TIGER TIPOFF: Chris Abernathy's voice a part of Missouri athletics

Wednesday, February 23, 2011 | 6:00 a.m. CST
Chris Abernathy speaks into the microphone at the Missouri women's basketball game Feb. 16 against Oklahoma State at Mizzou Arena. Abernathy says he gets lots of help from the scorekeepers and MU's sports marketing staff.

Missouri sports fans probably know Chris Abernathy's voice well. It fills Hearnes Center and Mizzou Arena with up-to-date statistics and information, keeping the fans in tune to the competition.

But fans might not know the man behind the voice. Abernathy is the public address announcer at all home MU volleyball and women's basketball games. A native of Cape Girardeau, Abernathy worked in commercial radio to lose his southern accent. In 2005, he began his position as the announcer for the volleyball team. It was the same season the Tigers made their Elite Eight run in the NCAA tournament.

Saturday's women's basketball game

Colorado Buffaloes (12-13, 3-9 Big 12)
at Missouri Tigers (12-15, 4-9 Big 12)

WHEN: 4 p.m.
Mizzou Arena
KTGR/1580 AM, 100.5 FM 



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Where did you get your voice?

"I guess I wish there was an announcer shop, but ultimately you get what you're born with. Working commercial radio during and shortly after college gave me a chance to work on a so-called announcer voice, if there is such a thing."

Where have you gotten inspiration from?

"I grew up listing to a lot of the (St. Louis) Cardinals on the radio. I always naturally gravitated towards Jack Buck. I always admired the local weatherman on a TV station in Cape Girardeau as a kid growing up. One thing I've tried to do as an announcer, I've tried to minimize the southern accent that I probably grew up with."

Why did you decide to try out for this job?

"I started doing this because I have a co-worker at Shelter Insurance who has worked on the various cable crews for score keeping for volleyball and basketball over the years. He knew of my background and told me they had an opening and were looking for a PA announcer to do volleyball. I knew very little other than what I had seen as a spectator, but it was worth a shot."

How were you affiliated with MU before trying out for this position?

"I had no affiliation whatsoever. I frankly was just looking for a change of scenery. My wife was my girlfriend at the time. She was going to school at Mizzou, so I thought I'd get out of southeast Missouri and move to Columbia. The rest as they say is history. It's rather cliche, but that's how it worked out."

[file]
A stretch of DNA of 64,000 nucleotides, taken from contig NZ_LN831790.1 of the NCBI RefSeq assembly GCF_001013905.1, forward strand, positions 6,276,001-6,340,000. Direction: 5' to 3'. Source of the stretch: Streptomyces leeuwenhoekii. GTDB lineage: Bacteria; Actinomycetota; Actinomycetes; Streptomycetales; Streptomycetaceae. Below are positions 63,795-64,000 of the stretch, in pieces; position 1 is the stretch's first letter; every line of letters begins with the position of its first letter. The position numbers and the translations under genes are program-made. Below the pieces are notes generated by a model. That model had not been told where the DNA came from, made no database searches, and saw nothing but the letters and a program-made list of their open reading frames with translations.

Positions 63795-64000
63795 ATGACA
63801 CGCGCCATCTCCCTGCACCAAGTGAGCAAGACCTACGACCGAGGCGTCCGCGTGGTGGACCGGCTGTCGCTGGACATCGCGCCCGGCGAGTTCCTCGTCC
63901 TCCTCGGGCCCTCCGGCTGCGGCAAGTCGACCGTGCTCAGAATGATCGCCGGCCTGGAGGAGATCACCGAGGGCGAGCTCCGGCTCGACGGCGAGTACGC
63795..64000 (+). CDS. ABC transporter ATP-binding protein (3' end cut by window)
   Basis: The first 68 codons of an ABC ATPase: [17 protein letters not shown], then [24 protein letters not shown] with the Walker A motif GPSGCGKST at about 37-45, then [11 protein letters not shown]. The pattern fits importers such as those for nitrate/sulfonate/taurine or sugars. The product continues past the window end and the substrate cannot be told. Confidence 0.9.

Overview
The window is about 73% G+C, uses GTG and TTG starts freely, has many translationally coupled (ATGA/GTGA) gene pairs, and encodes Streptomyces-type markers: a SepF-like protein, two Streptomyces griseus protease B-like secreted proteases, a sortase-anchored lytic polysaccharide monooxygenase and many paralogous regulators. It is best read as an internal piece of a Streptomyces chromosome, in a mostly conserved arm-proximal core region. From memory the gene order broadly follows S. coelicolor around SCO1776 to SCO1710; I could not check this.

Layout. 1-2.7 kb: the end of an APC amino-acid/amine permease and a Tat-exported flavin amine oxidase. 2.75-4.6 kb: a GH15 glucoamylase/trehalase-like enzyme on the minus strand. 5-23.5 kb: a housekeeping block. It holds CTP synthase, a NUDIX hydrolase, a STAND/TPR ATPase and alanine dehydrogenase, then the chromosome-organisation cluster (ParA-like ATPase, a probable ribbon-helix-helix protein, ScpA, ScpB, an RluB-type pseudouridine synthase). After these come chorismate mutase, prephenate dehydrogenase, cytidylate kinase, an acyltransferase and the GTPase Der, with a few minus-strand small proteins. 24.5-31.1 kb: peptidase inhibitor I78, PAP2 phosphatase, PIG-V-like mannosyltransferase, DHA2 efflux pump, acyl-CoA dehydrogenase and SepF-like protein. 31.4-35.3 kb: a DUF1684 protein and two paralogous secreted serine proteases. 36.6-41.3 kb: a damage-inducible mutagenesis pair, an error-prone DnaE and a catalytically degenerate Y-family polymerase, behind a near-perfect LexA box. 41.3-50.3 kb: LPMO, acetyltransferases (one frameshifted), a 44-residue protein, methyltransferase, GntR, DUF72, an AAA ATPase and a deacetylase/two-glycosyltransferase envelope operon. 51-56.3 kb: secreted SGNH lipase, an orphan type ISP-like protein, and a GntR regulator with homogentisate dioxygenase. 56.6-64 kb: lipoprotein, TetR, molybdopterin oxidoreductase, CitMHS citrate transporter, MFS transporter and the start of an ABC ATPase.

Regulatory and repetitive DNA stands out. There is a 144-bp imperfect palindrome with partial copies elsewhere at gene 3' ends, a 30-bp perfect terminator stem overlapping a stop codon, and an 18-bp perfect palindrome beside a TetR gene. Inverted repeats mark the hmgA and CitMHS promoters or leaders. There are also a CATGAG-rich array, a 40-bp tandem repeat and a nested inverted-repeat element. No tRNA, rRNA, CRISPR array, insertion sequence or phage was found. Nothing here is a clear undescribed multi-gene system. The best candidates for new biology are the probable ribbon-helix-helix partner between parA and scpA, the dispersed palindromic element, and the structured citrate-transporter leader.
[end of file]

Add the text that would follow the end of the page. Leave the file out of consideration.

What's your favorite phrase?

"Sometimes it's a lot of fun to be able to say the final score and celebrate a Mizzou victory, whatever the sport may be."

What challenges have you faced in your career?

"Just balancing work and family time. I did one season of baseball, and while that was a lot of fun, it really was just too many games and too much time away from family. The nice thing about women's volleyball and women's basketball is that the schedule is spread out enough that it doesn't pose as big of a problem as some of the other sports might."

Who has the hardest name to pronounce?

"There was once a visiting volleyball team that had a preponderance of eastern European players, and some of those names were challenging. One of the more musical names I've ever pronounced was Christelle N'Garsanet when she was a starter the first year that I did women's basketball. Her home town was a little challenging. She's from Abidjan, Cote d'Ivoire, or Ivory Coast. It took a little bit of learning to make sure I got it right."

What is preparation like for games at Mizzou Arena?

"I just make sure that I get the starting lineups from the official scorer. I check with the visiting team's media relations contact to make sure I have correct pronunciations for their players. Other than that, the sports marketing folks have all of the leads, the announcements and script for the game. Dave Bartlett and his crew at Mizzou Arena that handle the sound system, they do the hard work. I just have to read it, and they make me sound a lot better than I sound in real life."

How does play-by-play announcing work?

"Typically, I'm getting that information directly from the official scorekeeper. They have a system where the game official calls the foul on the floor. I can obviously hear it and see who it's supposed to be on. As soon as I identify that individual, I can look down to the scorekeeper, and they have a hand signal to show how many personal fouls and how many team fouls that makes. If not for them, I'd probably be best to keep my mouth shut."

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A.J. Hohmann February 23, 2011 | 9:16 a.m.

Great story. Chris does a great job for Mizzou Athletics and his voice has become part of the game! I hope I can follow in his footsteps.

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